I have a Tarpon 140 SOT, and with the exception of the drift sock you can pretty much ditto what Adrian said for me too.

Sean Juan 09-12-2006 07:20 AM

I have a SOT. One tactic I like is to sit side saddle with your legs dangling in the water. This creates some drag and slows you down a bit. Then the presentation is to cast "upstream" let the fly sink till you are about parallel to it and start the retrieve. I have also used a drag anchor (just a length of chain) but found it to be only useful when you have a long drift to make otherwise its a pain.

Adrian,

How does the drift sock work in a heavy current? I was under the impression that it was a tool for slowing you down if the wind is pushing you. How big of a sock do you use?

Thanks

SJ

Adrian 09-12-2006 02:36 PM

SJ - the sock is 12" diameter. I've never used it in serious current but there have been times when current in opposition to wind direction has allowed me to remain stationary over feeding fish :smokin:

If the wind is light and I want to cover a lot of water I dont deploy it. Once I locate fish though, I wouldn't be without it. Being able to cast downwind and stay in contact with the fly without stripping like a maniac makes for a comfortable day.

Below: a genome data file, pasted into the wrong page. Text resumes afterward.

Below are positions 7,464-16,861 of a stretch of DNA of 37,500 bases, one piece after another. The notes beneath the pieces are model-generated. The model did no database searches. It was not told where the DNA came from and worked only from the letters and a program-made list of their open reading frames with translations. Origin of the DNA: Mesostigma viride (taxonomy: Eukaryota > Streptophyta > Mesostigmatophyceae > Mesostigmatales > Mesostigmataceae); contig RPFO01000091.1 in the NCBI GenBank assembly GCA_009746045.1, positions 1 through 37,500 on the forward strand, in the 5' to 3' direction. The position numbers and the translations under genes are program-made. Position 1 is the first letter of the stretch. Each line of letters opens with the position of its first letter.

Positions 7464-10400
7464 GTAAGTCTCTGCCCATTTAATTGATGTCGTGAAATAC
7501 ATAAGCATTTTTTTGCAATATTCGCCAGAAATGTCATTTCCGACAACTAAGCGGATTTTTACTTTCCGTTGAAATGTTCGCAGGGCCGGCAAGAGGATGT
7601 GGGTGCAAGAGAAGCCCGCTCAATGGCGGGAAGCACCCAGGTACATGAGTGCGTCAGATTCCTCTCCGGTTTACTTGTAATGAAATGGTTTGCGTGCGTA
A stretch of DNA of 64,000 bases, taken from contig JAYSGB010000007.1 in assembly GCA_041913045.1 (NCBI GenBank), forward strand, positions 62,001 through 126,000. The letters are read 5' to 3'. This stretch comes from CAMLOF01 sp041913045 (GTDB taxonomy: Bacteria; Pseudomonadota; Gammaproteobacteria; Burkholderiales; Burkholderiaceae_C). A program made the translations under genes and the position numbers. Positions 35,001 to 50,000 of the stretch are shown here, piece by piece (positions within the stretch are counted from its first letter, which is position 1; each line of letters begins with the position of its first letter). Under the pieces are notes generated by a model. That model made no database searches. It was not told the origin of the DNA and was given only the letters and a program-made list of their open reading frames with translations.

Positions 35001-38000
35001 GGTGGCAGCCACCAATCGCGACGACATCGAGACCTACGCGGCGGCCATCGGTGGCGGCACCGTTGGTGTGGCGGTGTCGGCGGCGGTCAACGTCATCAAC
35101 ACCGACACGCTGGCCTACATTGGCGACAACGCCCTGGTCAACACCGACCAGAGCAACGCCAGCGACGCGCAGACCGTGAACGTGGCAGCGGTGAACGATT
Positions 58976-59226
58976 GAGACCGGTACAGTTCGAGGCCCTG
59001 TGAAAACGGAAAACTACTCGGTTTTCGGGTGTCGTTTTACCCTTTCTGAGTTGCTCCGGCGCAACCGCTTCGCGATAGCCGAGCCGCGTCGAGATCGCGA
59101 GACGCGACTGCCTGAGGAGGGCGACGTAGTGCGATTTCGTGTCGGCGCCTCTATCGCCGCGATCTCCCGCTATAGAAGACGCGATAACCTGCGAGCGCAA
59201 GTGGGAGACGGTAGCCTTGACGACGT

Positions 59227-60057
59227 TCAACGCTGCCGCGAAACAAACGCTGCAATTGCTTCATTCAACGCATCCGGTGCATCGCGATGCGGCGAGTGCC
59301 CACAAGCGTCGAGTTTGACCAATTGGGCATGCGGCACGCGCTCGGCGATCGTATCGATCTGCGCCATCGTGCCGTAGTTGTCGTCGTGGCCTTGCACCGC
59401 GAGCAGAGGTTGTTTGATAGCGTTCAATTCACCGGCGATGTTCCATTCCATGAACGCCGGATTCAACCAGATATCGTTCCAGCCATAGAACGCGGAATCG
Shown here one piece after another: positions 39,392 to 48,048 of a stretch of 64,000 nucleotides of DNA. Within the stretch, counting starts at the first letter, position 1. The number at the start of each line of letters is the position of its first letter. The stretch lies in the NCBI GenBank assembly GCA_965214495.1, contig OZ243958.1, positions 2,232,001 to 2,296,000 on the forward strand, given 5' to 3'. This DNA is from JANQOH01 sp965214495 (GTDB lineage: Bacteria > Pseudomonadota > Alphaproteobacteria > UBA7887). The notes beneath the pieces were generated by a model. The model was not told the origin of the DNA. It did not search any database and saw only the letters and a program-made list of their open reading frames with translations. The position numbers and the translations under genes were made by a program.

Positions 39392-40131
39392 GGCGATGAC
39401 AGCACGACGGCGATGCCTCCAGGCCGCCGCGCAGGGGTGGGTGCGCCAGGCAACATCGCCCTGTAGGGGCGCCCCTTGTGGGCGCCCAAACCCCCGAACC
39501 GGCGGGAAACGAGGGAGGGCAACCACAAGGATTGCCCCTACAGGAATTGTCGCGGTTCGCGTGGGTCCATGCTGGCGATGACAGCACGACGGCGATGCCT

In addition to slowing down the drift, I can also adjust the direction by altering the position with a sliding pulley system - forward/aft. I should note that my "pulley" system doesn't include any pulleys - just a loop of very stout nylon strung between a couple of eyelets at the stern and just forward of midships. About as cheap a setup as you could get - but it works.

doogue 09-12-2006 09:55 PM

Bottom line...
 
You know,

The more I kayak fish (with the fly) the more I find that I really only dislike one aspect of SWFF from the yak: stripping the fly

I find 2 main issues with the strip:
1. I cannot make long strips based on the allowed travel of my arm and the kayak cockpit in my SINK.

2. I always whack my hand into said cockpit.

For anyone evaluating a kayak for SWFF I would consider how you will handle the need for the good long, shock and stop strip needed in some SWFF environs.

My $0.02.

Mike

Dble Haul 09-13-2006 07:53 AM

Doogue, for the reasons that you list in your last post I have gone almost exclusively to the two-handed retrieve while fishing from the kayak. It's fairly easy to overcome drift, and it's very easy to set the hook with a strip set using both hands.

It's not my favorite retrieval method, but it really comes into its own when on the kayak.

FishHawk 09-14-2006 08:40 AM

I have no problems with stripping the fly. When I feel up to it I use a half size spray skirt which acts like a stripping basket.
FishHawk

Sean Juan 09-19-2006 03:32 PM

Adrian,

I'll have to give that a shot - I have a similar pulley system (I copied Dble Hauls) and a 12" sock seems like it would be a lot easier to deal with than a 5lb anchor and chain. Just having a fixed length of rope alone makes it a very attractive idea.

Doogue,

One other tactic you may want to try are circle hooks. They aren't perfect for every situation but they do give you a lot more leeway when it comes to hooking fish especially when drifting a fly through a current. The two handed retrieve is probably your best bet.